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Primary succession and ecosystem rehabilitation. Cambridge, UK: Cambridge University Press.  Walker, L. R., Zasada, J. C., & Chapin III, F. S. (1986). The role of life history processes in primary succession on an Alaskan floodplain. Ecology, 67, 1243–1253.  Walker, L. R., Wardle, D. A., Bardgett, R. D., & Clarkson, B. D. (2010). The use of chronosequences in studies of ecological succession and soil development. Journal of Ecology, 98, 725–736.  Warton, D. I., Blanchet, F. G., O’Hara, R. B., Ovaskainen, O., Taskinen, S., Walker, S. C., & Hui, F. K. C. (2015). So Many Variables: Joint Modeling in Community Ecology. Trends in Ecology and Evolution, 30, 766–779.  Wei, T. & Simko, V. (2017). R package “corrplot”: Visualization of a Correlation Matrix. R package, version 0.84. Retrieved on March 23, 2018, from: https://guithub.com/taiyun/corrplot !148Whittaker, R. J. (1989). The Vegetation of the Storbreen Gletschervorfeld, Jotunheimen, Norway. III . Vegetation- Environment Relationships. Journal of Biogeography, 16, 413–433. Williams, J. W., Shuman, B. N., Webb, T., Bartlein, P. J., & Leduc, P. L. (2004). Late-Quaternary vegetation dynamics in north America: Scaling from taxa to biomes. Ecological Monographs, 74, 309–334. Wilson, J. W. (1957). Observations on the Temperatures of Arctic Plants and Their Environment. Journal of Ecology, 45, 499–531. Wilson, J. B., Gitay, H., Roxburgh, S. H., King, W. M., Tangney, R. S., & Roxburgh, H. (1992). Egler’s concept of “Initial Floristic Composition” in succession: Ecologists citing it don’t agree what it means. Oikos, 64, 591–593. Yarranton, G. A., & Morrison, R. G. (1974). Spatial Dynamics of a Primary Succession : Nucleation. Journal of Ecology, 62, 417–428. Young, A. T. (2002). Primary Succession at a High Arctic Glacial Foreland. Directed Study: University of British Columbia. !149APPENDICES !150Appendix A: Relocating Chapter 2 Study Area The following Figures and Tables provide detailed information about relocating and reconstructing the study areas in Chapter 2.  !151(a)                    (b)Figure A.1. The two types of markers left on the foreland. The first consists of a square metal marker (a), and the other consists of a bent over metal marking flag (b). Flagging tape was sometimes tied onto markers. All markers were marked with a metal tag, following the labelling scheme described in Figure A.2.!152Figure A.2. Layout of the study area. Thirty belts run parallel to the glacial margin, and each belt is divided into six zones. Black labels within the zones are the names used in 2016 during the survey. Blue belt names are the names given in 1995 to the belts by Jones (1997). Metal stakes were re-tagged and left on the foreland at all locations represented by an orange dot. These tags were labelled with a combination of the transect name (T5 - TB) and a distance measure given by Jones that represents the distance from the 1992 glacial margin (0 m - 260 m), both labelled in purple below. ID X Y          ID X Y1959Rock  -75.7732533145  78.8462916045 Transect B  TB-00   -75.7823781071  78.8456976073 TB-10   -75.7819537672  78.8457202697  TB-20  -75.7815343863  78.8457486156  TB-30  -75.7811360491  78.8457726365  TB-40   -75.7807156018  78.8458059065 TB-50   -75.7804133954  78.8458343586 TB-60   -75.780004627  78.8458587194 TB-70   -75.7795898527  78.8458923414  TB-80   -75.7791777294  78.8459294132 TB-90   -75.7787426815  78.8459666263 TB-100   -75.7782922765  78.8460069102 TB-110   -75.7779034173  78.8460525924 TB-120   -75.7775351257  78.846102925 TB-130   -75.7771457895  78.8461504914 TB-140   -75.7767605572  78.8461941729 TB-150   -75.776401837  78.8462457701 TB-160   -75.7760223082  78.8462996554 TB-170   -75.7756117521  78.8463451988 TB-180   -75.7751932752  78.8463864581 TB-190   -75.7748424558  78.8464322055 TB-200   -75.7744584572  78.8464819139 TB-210   -75.7740782267  78.846527319 TB-220   -75.7737032364  78.8465742944 TB-230   -75.7733325827  78.8466252301 TB-240   -75.7729269677  78.8466735372 TB-250   -75.7725508562  78.8467239378 TB-260   -75.7721849254  78.8467640865 TB-270   -75.7717708735 78.8468217919 Transect A  TA-00   -75.7823366389  78.8455818064 TA-10   -75.7818788481  78.8455990977 TA-20   -75.7815166753  78.8456183221 TA-30   -75.7810333745  78.84565755 TA-40   -75.7806094923  78.8456708852 TA-50   -75.7801605498  78.8457056011 TA-60   -75.7797819585  78.8457400514 TA-70   -75.7793616892  78.8457795224 TA-80   -75.7789432816  78.8458100394 TA-90   -75.778619594 78.8458454454  TA-100   -75.7781150447  78.8458915611 TA-110   -75.7777319226 78.8459345796  TA-120   -75.7773186962  78.8459751117 TA-130   -75.776906608  78.8460125845 TA-140   -75.7764652883  78.8460505007 TA-150   -75.7760425434  78.8460899366  TA-160   -75.7756469584  78.8461255217  TA-170   -75.7752115294  78.8461673433  TA-180   -75.7748090798  78.8462032309  TA-190   -75.7743850991  78.8462463221  TA-200  -75.7740030231  78.8462886599  TA-210   -75.7735830379  78.8463315409  TA-220   -75.7732211129  78.8463734065  TA-230   -75.7728067754  78.8464291056  TA-240   -75.7724233357  78.8464717629  TA-250   -75.77200758  78.8465112921  TA-260   -75.7716141563  78.8465503412  TA-270   -75.7712004594  78.8465917074 Transect 1  T1-1993  -75.7830881441  78.8453741076  T1-1994  -75.7835430245  78.8453728716  T1-1995  -75.7839640663  78.8453773034  T1-00   -75.7826407273  78.8453975116  T1-10   -75.7821863479  78.8454074449  T1-20   -75.7817372856  78.8454242653  T1-30   -75.7812548254  78.8454405508  T1-40   -75.7808935294  78.8454645809  T1-50   -75.7803748765  78.8454716731  T1-60   -75.7799699633  78.8454888759  T1-70   -75.7795227665  78.8455190142  T1-80   -75.779087716  78.8455495503  T1-90   -75.7786213271  78.8455865608  T1-100   -75.7781906282  78.8456091028  T1-110   -75.7777486562  78.8456342017  T1-120   -75.7773075466  78.8456605697  T1-130   -75.7768733025  78.8456906057  T1-140   -75.7764174911  78.8457236273  T1-150   -75.7760282652  78.8457618712  T1-160   -75.7755844575  78.8458072111  T1-170   -75.7752103365  78.8458470893  T1-180   -75.7746504746 78.8459041126  T1-190   -75.7742830238  78.8459451988  T1-200   -75.773721081  78.8459873538  T1-210   -75.7733002477  78.8460276884  T1-220   -75.7731231523  78.8460387342  T1-230   -75.7727057429  78.8460707087  T1-240   -75.7723085071  78.8460937252  T1-250   -75.7718605305  78.8461033688  T1-260   -75.7714545042  78.8461142769  T1-270   -75.770990194  78.8461261491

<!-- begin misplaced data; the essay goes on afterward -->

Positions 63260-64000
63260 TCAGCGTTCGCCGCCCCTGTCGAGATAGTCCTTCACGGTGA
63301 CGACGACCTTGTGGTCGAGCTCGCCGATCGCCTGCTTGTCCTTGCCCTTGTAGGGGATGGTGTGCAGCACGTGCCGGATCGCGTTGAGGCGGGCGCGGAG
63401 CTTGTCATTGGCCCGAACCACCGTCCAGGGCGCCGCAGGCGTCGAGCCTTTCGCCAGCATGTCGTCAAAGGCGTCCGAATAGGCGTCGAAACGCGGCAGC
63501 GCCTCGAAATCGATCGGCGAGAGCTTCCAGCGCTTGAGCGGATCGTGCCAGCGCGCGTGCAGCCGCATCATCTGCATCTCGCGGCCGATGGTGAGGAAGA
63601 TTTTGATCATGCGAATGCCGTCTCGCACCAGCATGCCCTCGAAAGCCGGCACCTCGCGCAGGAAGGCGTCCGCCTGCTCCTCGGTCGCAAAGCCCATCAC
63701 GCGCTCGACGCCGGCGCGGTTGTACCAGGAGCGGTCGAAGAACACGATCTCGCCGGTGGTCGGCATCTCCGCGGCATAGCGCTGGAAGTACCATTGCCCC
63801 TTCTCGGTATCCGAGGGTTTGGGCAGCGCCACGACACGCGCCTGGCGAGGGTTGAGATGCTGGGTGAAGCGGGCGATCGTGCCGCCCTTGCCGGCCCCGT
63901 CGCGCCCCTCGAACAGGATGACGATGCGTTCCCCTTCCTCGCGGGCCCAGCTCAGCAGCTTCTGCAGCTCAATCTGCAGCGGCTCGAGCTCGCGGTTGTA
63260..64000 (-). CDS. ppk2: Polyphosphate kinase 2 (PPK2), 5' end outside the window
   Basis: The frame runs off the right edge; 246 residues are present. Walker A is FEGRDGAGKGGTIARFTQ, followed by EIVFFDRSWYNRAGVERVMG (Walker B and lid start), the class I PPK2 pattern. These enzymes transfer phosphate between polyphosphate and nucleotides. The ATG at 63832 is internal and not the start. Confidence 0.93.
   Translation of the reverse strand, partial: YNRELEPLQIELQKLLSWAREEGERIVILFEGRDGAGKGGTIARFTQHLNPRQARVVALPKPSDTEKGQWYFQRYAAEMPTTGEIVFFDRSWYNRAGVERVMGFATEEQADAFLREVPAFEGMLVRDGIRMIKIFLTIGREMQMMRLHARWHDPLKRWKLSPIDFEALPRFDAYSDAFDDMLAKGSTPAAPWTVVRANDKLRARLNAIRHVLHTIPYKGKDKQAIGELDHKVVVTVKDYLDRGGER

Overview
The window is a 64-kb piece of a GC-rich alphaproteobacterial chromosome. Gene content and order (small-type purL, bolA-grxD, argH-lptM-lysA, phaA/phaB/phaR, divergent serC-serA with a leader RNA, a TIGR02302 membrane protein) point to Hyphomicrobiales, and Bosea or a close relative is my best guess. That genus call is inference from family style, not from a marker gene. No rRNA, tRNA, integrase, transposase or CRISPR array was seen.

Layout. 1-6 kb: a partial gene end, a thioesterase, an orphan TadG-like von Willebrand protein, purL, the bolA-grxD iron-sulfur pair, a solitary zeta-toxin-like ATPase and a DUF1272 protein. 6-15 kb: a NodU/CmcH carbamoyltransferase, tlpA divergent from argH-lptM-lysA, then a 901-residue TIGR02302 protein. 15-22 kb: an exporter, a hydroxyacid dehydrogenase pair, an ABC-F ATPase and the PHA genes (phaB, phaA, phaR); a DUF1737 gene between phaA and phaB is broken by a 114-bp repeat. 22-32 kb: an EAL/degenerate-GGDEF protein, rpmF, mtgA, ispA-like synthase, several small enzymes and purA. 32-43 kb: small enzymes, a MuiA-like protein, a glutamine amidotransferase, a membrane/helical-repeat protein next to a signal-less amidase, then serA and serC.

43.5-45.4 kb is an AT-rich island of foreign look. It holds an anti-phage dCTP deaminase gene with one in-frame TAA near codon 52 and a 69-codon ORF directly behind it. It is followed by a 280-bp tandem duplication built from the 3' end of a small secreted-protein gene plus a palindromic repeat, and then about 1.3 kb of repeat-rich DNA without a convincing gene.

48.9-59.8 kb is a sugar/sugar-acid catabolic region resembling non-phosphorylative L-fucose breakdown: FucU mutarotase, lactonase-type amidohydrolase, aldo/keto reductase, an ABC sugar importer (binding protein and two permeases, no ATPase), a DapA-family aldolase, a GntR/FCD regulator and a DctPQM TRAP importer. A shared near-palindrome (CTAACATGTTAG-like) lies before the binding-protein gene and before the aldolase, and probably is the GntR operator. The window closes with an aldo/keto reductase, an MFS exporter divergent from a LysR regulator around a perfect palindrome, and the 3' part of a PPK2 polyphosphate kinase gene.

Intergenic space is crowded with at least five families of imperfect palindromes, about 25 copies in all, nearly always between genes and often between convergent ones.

!153Table A.1. GPS coordinates corresponding the transect-distance labeling scheme described in Figure A.2. “1959_Rock” is the location of two large erratic boulders. ID X Y          ID X YTransect 2  T2-1993  -75.7835188374  78.845174467 T2-1994  -75.7838578758  78.8451514675 T2-1995  -75.7841749507  78.8451705549 T2-00   -75.7827506414  78.8452177979 T2-10   -75.7823543853  78.8452382362 T2-20   -75.7818931688  78.8452496555 T2-30   -75.7814628419 78.8452611215 T2-40   -75.7810075305  78.8452729121 T2-50   -75.7805370926  78.8452780098 T2-60   -75.7801038805  78.8453014396 T2-70   -75.7796791631  78.8453082618 T2-80   -75.7791867579  78.8453268778 T2-90   -75.7787696467  78.8453416157 T2-100   -75.7783159823  78.8453560854 T2-110   -75.7778892634  78.8453613224 T2-120   -75.7774064188  78.8453860381 T2-130   -75.7770048459  78.845410382 T2-140   -75.776535517  78.8454387313 T2-150   -75.7761241549  78.8454631596 T2-160   -75.7756559695  78.8454952627 T2-170   -75.7752361872  78.8455158641 T2-180   -75.7747709158  78.8455404241 T2-190   -75.7743489935  78.8455585365 T2-200   -75.7739095987  78.8455822278 T2-210   -75.7734720765  78.8456097751 T2-220   -75.7730287134  78.8456340733 T2-230   -75.7727072428  78.8457065432 T2-240  -75.7724049307  78.8457711479  T2-250   -75.7720972543 78.8458370638 T2-260   -75.77172899  78.8458941543 T2-270   -75.7713575152  78.8459489495 Transect 3  T3-00   -75.7829670474  78.8450208684 T3-20   -75.7820429887  78.8450343747 T3-40   -75.781114646  78.8450313788 T3-60   -75.7802007849  78.8450640216 T3-80   -75.7793186053  78.8450794804 T3-100   -75.7784171847  78.8451113436 T3-120   -75.7775407921  78.845157911 T3-140  -75.7766564985  78.8452058143  T3-160   -75.7757764921  78.8452659436 T3-180   -75.7748807426  78.8453179548 T3-200  -75.7739585415  78.8453622956 Transect 4  T4-1993  -75.783791531  78.8449528275  T4-1994  -75.7841687453  78.8449648921  T4-1995   -75.7844210057  78.8449789482  T4-00   -75.783247781  78.844919918  T4-20   -75.7823252882  78.8448560987  T4-40   -75.7813955128  78.844864645  T4-60   -75.7805271802  78.8448484814  T4-80   -75.7795740378  78.8448404054  T4-90   -75.7791509455  78.8448423298  T4-100   -75.7787725479  78.8448455704  T4-120   -75.7777889692  78.8448763161  T4-140   -75.7768942748  78.8448909854  T4-160   -75.7760035967  78.844941457  Transect 5  T5-1993  -75.7841670351  78.8447366265  T5-1994  -75.7846049109  78.8447568023  T5-1995  -75.7849315233  78.8447770327  T5-00   -75.7835902317  78.8447149709  T5-20   -75.7827324836  78.8446800872  T5-40   -75.7816994922  78.8446676007  T5-60   -75.7808754879  78.844649342  T5-80   -75.7799697623  78.8446248164  T5-100   -75.7791001688  78.8446090584  T5-120   -75.7781628108  78.8446313185